All About You

Writers are supposed to write about what they know. One of the things we know best is our own life. So, it’s good practice to write about ourselves. Here’s a sample of autobiography or memoir. See if you can write a story about a powerful moment in your life.

The fat wren tipped over. Fluttered its wings. Rolled off the garage roof and fell to the ground. I was stunned. I hadn’t thought I would ever hit one with my b-b gun, let alone kill it. I knelt next to the little bird. I felt bad, started to tell myself or God or someone that I didn’t mean it. That it was an accident. I had been playing Sylvester and Tweety bird, see. I didn’t realize this would happen, that I would feel this way. But I had been shooting at birds out of my back window for months. I could hardly call it an accident. Somehow, I hadn’t realized that this would really happen. Why did I feel so bad?

When you live on the east side of Detroit in an Italian neighborhood, you didn’t see much wildlife. And yet, years later, when I saw a movie about a Bushman of the Kalahari praying to an animal he had just killed, I knew what he was feeling when he apologized to his victim for taking its life. Only I didn’t have any good reason for killing that bird and I felt terrible. Strangely, I couldn’t bring myself to touch the bird. It was part of another world. The world of wild things. I got a shovel. Dug a small hole. Lifted the bird with the shovel and buried it. Then I put the shovel away. Then I put the gun away.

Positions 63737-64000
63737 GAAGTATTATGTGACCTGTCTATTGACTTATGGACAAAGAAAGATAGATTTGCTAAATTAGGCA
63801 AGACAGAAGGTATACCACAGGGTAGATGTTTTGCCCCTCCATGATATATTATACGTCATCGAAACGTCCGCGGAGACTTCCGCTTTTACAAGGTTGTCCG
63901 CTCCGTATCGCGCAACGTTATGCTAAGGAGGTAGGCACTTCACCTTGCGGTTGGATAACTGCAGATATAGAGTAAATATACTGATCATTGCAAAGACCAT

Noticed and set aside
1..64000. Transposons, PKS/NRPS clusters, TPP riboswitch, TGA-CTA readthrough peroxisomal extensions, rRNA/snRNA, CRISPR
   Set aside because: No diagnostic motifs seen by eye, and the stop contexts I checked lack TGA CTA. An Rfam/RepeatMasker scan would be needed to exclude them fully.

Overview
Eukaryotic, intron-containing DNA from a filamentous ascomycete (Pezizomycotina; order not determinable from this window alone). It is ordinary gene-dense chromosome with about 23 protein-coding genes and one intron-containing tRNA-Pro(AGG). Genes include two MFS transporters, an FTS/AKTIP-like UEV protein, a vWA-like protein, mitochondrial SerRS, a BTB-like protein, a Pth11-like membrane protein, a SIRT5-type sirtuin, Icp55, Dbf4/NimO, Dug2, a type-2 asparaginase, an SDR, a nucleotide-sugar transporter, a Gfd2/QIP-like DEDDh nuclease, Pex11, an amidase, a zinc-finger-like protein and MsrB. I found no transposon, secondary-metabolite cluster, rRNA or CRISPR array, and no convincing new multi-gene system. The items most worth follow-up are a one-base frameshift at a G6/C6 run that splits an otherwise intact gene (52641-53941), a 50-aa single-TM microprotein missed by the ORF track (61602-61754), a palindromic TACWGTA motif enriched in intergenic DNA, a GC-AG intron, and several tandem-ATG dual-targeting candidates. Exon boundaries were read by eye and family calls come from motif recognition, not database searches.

Killing the bird wasn’t the same as shooting at Mr. Jack’s cats. His cats were fun to shoot at. They were as grouchy as he was and just wanted to be left alone to sun themselves on the black tar roof just across the alley from my upstairs attic window. Invariably, it would take a few shots to get the range since the B-Bs had a curved trajectory over that distance. Eventually a shot would land on the roof next to cat,­ just enough to get it to raise it’s head and look around for the source of the disturbance. The next shot would score and the cat would leap from the roof in one bound, gone for the rest of the day.

See, that’s what I was trying to do with the birds. Tweak them. Not kill them.

It wasn’t that I had never seen animals killed. Like the time when the Italo-American club had a Thanksgiving Day raffle. The big wheel with nails stuck around the outer edge clicked slower and slower until it landed, with a breath jarring tick on my number. People shouted for my Grampa who was playing pinochle in the back room. He was proud of me that night. He told me that he had never won anything in his life and now I had won something for him. I still can still see him walking ahead of me on the way home, his tweed suit collar turned up against the cold, his floppy golf hat slouched over one ear and the turkey tucked under his arm looking back at me. The turkey stayed in the coal bin for a week until, in a matter of fact way, Grampa twisted its neck. Gramma dunked the carcass in boiling water and pulled off all the feathers singeing the tiny small ones over the gas stove leaving the smell of burnt hair in the cellar. The turkey, my turkey, looked so beautiful and golden brown for Thanksgiving dinner and I had made it all possible.

I had seen animals killed. I had shot rabbits, hunting with my uncles. Why was I so squeamish about touching that tiny wren? Why did I feel so bad about killing it?

Rabbits. It was always my job to skin and dress them after a long day in the field. Gramma would open the door to the back porch and remind me to put the backs in one pile so she could marinate them in her special garlic-tomato sauce. That’s what the difference was. I was helping us eat.